You can also reuse plastic containers of fruit and vegetables. Some grapes and berries containers already have holes in them that will save you the trouble of drilling holes. For these larger containers without individual cells, fill them to about two-thirds with soil and scatter some seeds evenly on top. Cover with more soil and water. Leave your container in a place with indirect sunlight. Too much sun will cause the soil to dry up.

CHECK OUT: Best 9 plant nurseries in Malaysia for all your indoor plant needs

How do you transfer basil seedlings to soil?

Step 1: Regularly water the seedling tray and basil seeds should sprout after a week. When you see a second sprout of leaves on the seedlings, you can start to transplant them into pots.

Step 2: Prepare your planting pot with potting mix. If the pot is fairly small, plant only one seedling in each pot as it needs space to grow. With bigger or wider pots, allow at least 10cm of space between each seedling. If you have more seedlings than pots, choose the healthier and stronger ones for transplanting.

Step 3: Create a small hole in the soil either with your finger or an object like a pencil.

Step 4: Scoop out the seedling from the cells together with the soil. For this, you can reuse plastic takeaway spoons.

Step 5: Water the transplanted seedling regularly. If all goes well, you should be able to harvest the basil after about a month.

How to grow basil from basil leaves / cuttings

grow-basil-leaves

© Elva Etienne / Getty Images

If you have an existing basil plant, you can grow more from a cutting. You can even try growing store-bought cut basil if it is fresh enough.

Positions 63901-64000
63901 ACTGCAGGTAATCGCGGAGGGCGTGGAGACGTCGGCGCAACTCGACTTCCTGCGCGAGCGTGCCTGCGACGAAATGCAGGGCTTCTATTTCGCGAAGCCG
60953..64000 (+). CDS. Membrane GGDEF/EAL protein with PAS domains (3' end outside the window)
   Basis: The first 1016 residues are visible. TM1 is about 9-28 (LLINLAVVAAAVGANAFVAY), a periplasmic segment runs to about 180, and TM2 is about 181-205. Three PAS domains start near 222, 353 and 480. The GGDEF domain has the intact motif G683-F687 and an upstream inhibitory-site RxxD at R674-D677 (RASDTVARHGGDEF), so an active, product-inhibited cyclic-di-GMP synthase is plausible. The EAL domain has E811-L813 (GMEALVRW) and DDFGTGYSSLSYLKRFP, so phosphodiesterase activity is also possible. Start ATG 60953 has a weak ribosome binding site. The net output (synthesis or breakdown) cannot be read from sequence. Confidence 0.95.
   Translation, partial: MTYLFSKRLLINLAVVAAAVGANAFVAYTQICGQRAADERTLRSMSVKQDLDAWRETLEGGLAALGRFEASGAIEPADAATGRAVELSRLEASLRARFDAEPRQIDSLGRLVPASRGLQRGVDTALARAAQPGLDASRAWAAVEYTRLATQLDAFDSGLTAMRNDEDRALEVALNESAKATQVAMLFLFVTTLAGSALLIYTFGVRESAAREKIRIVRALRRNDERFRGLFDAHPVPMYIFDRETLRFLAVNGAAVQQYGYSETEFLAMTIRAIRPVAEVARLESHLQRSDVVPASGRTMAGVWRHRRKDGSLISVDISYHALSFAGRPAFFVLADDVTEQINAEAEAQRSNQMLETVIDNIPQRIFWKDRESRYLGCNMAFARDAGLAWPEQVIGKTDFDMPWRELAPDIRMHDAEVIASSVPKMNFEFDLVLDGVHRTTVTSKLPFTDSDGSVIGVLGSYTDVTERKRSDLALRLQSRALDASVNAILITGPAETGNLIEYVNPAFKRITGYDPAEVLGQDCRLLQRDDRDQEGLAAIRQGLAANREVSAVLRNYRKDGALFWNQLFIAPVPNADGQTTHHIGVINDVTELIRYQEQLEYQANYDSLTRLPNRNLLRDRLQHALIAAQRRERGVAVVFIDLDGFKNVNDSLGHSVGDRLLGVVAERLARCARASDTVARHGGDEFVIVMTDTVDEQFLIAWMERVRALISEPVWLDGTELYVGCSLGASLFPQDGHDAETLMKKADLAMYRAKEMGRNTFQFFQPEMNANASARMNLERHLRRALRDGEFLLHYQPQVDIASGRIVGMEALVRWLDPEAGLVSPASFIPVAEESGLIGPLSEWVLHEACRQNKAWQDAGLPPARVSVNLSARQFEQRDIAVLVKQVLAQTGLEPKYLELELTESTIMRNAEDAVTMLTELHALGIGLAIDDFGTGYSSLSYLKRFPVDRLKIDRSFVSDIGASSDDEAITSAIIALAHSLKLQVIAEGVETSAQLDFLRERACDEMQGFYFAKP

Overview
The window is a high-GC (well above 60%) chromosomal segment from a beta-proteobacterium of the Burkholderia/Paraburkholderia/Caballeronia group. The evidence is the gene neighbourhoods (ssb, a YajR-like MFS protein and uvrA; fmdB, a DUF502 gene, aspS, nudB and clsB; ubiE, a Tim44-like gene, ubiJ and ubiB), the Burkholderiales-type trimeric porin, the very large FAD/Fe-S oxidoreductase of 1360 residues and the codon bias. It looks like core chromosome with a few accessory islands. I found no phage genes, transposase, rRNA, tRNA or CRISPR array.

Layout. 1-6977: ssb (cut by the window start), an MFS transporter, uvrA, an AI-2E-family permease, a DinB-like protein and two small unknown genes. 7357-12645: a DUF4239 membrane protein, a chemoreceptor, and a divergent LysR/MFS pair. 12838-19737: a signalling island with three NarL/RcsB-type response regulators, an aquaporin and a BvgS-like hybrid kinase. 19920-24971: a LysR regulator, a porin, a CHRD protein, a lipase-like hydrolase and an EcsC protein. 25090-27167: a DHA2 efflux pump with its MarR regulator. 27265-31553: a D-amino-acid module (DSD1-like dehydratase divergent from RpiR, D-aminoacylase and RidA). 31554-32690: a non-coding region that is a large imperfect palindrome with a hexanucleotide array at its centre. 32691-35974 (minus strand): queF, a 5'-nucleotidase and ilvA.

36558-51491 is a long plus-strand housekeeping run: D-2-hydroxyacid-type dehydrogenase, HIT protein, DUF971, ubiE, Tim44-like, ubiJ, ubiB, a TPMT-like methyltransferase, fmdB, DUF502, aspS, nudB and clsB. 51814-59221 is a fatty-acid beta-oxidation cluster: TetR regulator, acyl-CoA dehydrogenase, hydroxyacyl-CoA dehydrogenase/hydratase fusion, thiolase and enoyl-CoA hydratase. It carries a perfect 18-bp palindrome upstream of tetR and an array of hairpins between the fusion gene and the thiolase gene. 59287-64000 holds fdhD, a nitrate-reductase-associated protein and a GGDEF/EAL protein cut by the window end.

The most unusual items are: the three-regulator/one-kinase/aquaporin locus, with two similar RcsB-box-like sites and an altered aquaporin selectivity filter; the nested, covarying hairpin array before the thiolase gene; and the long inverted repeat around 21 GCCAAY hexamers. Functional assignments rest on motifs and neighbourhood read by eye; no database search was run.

Step 1: Prepare a clear jar, preferably one with a thinner mouth that the leaves can rest on. Basil leaves submerged in water will rot. Using a clear jar allows you to easily monitor the root’s growth.

Step 2: Snip off about 7 to 10cm of a basil stalk using clean, sterilised scissors or gardening shears.

Step 3: Remove leaves at the bottom of the stalk, leaving just one layer of leaves at the top. If the stalk has started to flower, snip it off so that the energy and nutrient absorbed by the stalk are directed into producing roots.

Step 4: Put the stalk into the jar with water covering more than half of the stalk and place it somewhere with indirect sunlight, usually by a window.

Step 5: Change the water every two to three days. It will take between two to four weeks for the roots to grow.

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Transferring basil from water to soil

grow-basil

© MilosStankovic / Getty Images

Once the cuttings have produced a good amount of strong roots, they can be transferred into pots.

The cutting will continue to grow if kept in water but it is not advisable to grow basil in water unless you have a proper hydroponic kit. Water does not provide the same nutrients as soil while the roots and stem are prone to rotting.